I think the lessons I learned from my Gold Award project can be summarized by the core values of Girl Scouts: courage, confidence, and character. Along the road, I had many doubts in myself if I could complete the project. I kept thinking I had not planned enough, and doubted that I could teach a room full of middle schoolers how to use fairly complex programs on the computer. In the end, I found strength to push through because I knew the impact that my project would make. I was personally inspired to pursue STEM in middle school from high school students, and I couldn’t wait to inspire younger students myself. I gained immediate confidence when I stood in front of the room, with all the kids looking at me, and my confidence only grew by the end of the program. My confidence in my leadership abilities skyrocketed as I witnessed the positive impact my organizing and planning efforts made on the community. I also noticed an improvement in my character as I inspired others to reach for their goals in STEM fields.

How will earning your Gold Award impact you in the future?

Earning my Gold Award has inspired me to make a difference in my community, and provided the tools and resources for me to do it. After completing my project, I feel like I can do anything I set my mind to with determination and confidence in my leadership skills.

Why do you feel the Gold Award was an important part of your Girl Scout experience?

Completing my Gold Award was one of the most gratifying experiences I have had in Girl Scouts. I was able to utilize all of the leadership and communication skills I learned throughout my years in Girl Scouts, and empower others to chase their dreams. My Gold Award project was a daunting task, but finishing it successfully makes me feel like I can truly make an impact on my community and the world around me.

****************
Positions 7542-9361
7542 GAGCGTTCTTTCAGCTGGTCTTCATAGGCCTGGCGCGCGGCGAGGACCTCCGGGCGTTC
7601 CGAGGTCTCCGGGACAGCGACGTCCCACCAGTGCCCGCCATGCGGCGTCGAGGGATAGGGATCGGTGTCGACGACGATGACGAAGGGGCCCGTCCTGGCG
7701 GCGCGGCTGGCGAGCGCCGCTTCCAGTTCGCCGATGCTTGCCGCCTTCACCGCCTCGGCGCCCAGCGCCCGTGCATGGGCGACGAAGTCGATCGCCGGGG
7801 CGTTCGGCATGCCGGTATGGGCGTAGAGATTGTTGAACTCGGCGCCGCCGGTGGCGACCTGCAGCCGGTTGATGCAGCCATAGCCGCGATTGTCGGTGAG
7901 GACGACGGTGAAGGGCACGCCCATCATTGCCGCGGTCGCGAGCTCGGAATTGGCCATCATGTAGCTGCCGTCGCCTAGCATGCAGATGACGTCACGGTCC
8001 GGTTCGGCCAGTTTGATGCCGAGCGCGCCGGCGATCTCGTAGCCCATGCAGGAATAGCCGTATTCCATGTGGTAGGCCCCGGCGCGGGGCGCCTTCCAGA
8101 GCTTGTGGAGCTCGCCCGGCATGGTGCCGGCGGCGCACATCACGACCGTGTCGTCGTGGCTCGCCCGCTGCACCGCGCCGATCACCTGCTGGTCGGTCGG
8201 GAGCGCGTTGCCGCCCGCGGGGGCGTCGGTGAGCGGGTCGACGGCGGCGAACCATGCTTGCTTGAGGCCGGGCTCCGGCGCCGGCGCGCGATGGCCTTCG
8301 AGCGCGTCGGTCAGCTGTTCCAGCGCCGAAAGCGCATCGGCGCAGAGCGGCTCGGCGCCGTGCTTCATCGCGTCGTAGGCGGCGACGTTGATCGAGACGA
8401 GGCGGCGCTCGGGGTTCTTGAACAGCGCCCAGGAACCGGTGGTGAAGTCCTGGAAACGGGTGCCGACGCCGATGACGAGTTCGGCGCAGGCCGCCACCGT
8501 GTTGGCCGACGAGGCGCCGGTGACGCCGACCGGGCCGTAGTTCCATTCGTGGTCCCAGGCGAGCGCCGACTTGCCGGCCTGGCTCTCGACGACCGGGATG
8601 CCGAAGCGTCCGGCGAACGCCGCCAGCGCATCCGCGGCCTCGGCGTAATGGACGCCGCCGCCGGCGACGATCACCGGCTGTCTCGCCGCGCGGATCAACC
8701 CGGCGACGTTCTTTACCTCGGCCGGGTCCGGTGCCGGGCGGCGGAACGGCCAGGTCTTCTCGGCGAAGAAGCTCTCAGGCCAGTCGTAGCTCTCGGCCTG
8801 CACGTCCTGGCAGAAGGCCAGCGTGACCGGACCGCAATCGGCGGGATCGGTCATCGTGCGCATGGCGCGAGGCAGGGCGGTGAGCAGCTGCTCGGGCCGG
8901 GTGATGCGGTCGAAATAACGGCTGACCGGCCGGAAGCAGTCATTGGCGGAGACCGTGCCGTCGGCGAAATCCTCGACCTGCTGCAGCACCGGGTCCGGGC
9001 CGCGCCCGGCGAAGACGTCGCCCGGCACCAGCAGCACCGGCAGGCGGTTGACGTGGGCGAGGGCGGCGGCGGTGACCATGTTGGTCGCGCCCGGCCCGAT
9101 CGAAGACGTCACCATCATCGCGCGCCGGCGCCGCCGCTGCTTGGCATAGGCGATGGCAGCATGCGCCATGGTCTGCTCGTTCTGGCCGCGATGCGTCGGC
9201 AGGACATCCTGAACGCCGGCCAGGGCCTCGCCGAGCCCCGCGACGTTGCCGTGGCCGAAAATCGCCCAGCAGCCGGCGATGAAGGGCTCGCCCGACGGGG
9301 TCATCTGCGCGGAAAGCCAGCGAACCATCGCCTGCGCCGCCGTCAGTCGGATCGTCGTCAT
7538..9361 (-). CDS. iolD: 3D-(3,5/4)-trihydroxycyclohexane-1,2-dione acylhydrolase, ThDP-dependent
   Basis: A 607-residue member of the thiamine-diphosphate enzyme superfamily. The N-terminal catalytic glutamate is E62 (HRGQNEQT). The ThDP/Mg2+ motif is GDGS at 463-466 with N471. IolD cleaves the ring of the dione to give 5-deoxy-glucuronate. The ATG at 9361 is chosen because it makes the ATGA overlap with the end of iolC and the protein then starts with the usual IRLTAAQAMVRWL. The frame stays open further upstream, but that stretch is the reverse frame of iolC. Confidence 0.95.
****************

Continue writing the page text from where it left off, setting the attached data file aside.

**IMPORTANT NOTE: This blog represents only a small fraction of the hard work, dedication and requirements that go into earning a Girl Scout Gold Award. It is simply a brief summary, which is meant to inspire Girl Scouts to Go Gold in the future. For more information on earning your Gold Award, please email

Gold Awardees gather for Girl Scout Week reception

Past and present Gold Awardees, along with Girl Scouts of Colorado Women of Distinction and Board Members, gathered to celebrate Girl Scout Week with a reception at the Denver Public Library. Thank you  to the Colorado Women’s Hall of Fame for hosting the event. Everyone enjoyed learning about the inspiring women in the Hall of Fame and visiting with different generations of Girl Scouts.

Gold Awardee Christina Bear delivered the following speech to the crowd:

Today is a celebration…a celebration of Girl Scouts’ Highest Awards. We are honored to be in the presence of several Girl Scouts of Colorado Board members and Women of Distinction. Most of all we are ecstatic to introduce our newest Gold Award recipients to a lifelong sisterhood.